Monday, September 3, 2012

Women Physicians of the Middle Ages

Women have always had the vocation to heal.
Sicily and mainland Italy, especially the south, are something of a special case.  Geographically, the region is within relatively easy reach of much of the Mediterranean, and by at least the tenth century, Greek, Roman, Arabic, and Jewish science (including medicine) had reached it.  A school of medicine was established in the city of Salerno, and by the eleventh and twelfth centuries it had little competition for its primacy in the field of medical education.  The school was secular and has been “credited with having arrested the decline of the science of medicine when learning as a whole was falling into decay.”[x]  It was, by some accounts, the “first university of Europe in modern times . . . in this part of the world.”[xi]  And what made it even more extraordinary was the presence of women as physicians and professors of medicine.

These female physicians were so well known that the mere mention of a salernitana would be enough to alert a medieval listener that the woman being discussed might have been trained in medicine.  One of the characters in Marie de France’s lai “Deus Amanz” (“Two Lovers”) says:  “In Salerno I have a relative, a wealthy woman with property.  She’s been there for more than thirty years and has studied medical arts for so long that she knows a lot about herbs and roots.”[xii]  Nobody in the lai reacts with surprise at the thought of a Salernitan women who has studied medicine formally.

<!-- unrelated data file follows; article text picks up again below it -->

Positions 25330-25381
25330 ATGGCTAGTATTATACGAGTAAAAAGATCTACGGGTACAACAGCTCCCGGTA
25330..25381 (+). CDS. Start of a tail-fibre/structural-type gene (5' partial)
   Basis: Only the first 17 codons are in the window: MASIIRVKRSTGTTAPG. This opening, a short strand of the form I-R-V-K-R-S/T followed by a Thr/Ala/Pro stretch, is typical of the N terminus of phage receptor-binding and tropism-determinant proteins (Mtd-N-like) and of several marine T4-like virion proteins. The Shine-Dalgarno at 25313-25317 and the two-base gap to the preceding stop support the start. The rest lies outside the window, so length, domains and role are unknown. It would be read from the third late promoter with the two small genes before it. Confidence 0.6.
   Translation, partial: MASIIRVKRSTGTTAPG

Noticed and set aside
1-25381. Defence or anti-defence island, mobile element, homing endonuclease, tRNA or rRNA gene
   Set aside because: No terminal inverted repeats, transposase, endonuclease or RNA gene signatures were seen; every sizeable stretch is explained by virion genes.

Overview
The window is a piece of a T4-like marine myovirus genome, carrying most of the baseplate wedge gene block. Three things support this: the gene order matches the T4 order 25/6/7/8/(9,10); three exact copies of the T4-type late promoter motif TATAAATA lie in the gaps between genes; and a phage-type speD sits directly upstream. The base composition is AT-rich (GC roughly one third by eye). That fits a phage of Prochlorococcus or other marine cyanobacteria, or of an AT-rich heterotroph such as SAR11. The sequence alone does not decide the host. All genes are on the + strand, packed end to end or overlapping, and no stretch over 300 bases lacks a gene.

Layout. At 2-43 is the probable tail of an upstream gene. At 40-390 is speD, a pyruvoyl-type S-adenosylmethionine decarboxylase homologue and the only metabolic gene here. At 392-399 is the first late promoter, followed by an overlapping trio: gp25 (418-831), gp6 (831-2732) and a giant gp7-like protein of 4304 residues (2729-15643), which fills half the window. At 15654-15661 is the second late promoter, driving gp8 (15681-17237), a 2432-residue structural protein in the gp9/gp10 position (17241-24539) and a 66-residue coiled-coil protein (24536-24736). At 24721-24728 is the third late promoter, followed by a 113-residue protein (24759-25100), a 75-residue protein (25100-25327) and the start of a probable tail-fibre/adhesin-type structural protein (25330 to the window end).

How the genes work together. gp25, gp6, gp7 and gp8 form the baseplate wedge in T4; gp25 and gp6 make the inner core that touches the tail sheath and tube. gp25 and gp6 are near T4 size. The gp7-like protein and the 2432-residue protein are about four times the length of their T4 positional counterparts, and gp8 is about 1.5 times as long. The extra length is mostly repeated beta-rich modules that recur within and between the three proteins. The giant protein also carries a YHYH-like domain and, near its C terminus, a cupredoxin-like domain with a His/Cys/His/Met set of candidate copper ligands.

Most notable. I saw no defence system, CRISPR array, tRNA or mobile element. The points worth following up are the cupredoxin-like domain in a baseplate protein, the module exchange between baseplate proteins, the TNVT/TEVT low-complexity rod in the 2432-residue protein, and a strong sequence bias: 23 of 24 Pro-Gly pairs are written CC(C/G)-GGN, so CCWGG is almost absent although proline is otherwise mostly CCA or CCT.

Salerno was not the only medieval center with medical women.  The University of Bologna boasted a professor named Alessandra Giliani, who performed pioneering studies of the functioning of the human circulatory system.[xiii]  A twelfth-century translation into Latin introduced a Greek woman named Metrodora and her treatise on diseases of the womb (composed between the third and fifth century, making it perhaps the earliest medical writing by a woman in Europe), to Italy.[xiv]  Medieval medical treatises by women include Mercuriade’s On Crises in Pestilent Fever and On the Cure of Wounds; Rebecca Guarna’s On Fevers, On the Urine, and On the Embryo; Abella’s On Black Bile and On the Nature of Seminal Fluid.[xv] (Read entire post.)

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